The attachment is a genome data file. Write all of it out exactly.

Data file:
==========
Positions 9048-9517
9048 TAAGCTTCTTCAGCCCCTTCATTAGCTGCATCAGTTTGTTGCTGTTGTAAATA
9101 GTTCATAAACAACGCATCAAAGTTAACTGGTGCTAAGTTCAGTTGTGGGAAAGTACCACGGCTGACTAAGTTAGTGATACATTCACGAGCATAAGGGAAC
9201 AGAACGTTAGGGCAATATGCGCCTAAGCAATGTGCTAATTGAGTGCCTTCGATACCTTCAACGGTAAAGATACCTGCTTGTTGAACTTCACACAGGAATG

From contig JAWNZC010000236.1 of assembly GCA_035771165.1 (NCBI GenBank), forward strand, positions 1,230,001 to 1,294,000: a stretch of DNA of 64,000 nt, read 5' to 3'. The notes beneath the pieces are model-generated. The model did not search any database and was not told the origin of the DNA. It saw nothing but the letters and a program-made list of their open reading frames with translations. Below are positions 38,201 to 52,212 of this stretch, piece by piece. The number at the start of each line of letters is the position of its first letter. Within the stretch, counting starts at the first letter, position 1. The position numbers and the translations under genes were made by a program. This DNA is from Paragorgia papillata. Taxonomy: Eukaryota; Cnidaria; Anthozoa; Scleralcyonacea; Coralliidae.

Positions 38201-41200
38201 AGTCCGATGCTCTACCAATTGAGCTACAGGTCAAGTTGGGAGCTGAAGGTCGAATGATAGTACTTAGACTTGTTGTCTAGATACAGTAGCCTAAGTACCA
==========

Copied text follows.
Positions 9048-9517
9048 TAAGCTTCTTCAGCCCCTTCATTAGCTGCATCAGTTTGTTGCTGTTGTAAATA
9101 GTTCATAAACAACGCATCAAAGTTAACTGGTGCTAAGTTCAGTTGTGGGAAAGTACCACGGCTGACTAAGTTAGTGATACATTCACGAGCATAAGGGAAC
9201 AGAACGTTAGGGCAATATGCGCCTAAGCAATGTGCTAATTGAGTGCCTTCGATACCTTCAACGGTAAAGATACCTGCTTGTTGAACTTCACACAGGAATG

From contig JAWNZC010000236.1 of assembly GCA_035771165.1 (NCBI GenBank), forward strand, positions 1,230,001 to 1,294,000: a stretch of DNA of 64,000 nt, read 5' to 3'. The notes beneath the pieces are model-generated. The model did not search any database and was not told the origin of the DNA. It saw nothing but the letters and a program-made list of their open reading frames with translations. Below are positions 38,201 to 52,212 of this stretch, piece by piece. The number at the start of each line of letters is the position of its first letter. Within the stretch, counting starts at the first letter, position 1. The position numbers and the translations under genes were made by a program. This DNA is from Paragorgia papillata. Taxonomy: Eukaryota; Cnidaria; Anthozoa; Scleralcyonacea; Coralliidae.

Positions 38201-41200
38201 AGTCCGATGCTCTACCAATTGAGCTACAGGTCAAGTTGGGAGCTGAAGGTCGAATGATAGTACTTAGACTTGTTGTCTAGATACAGTAGCCTAAGTACCA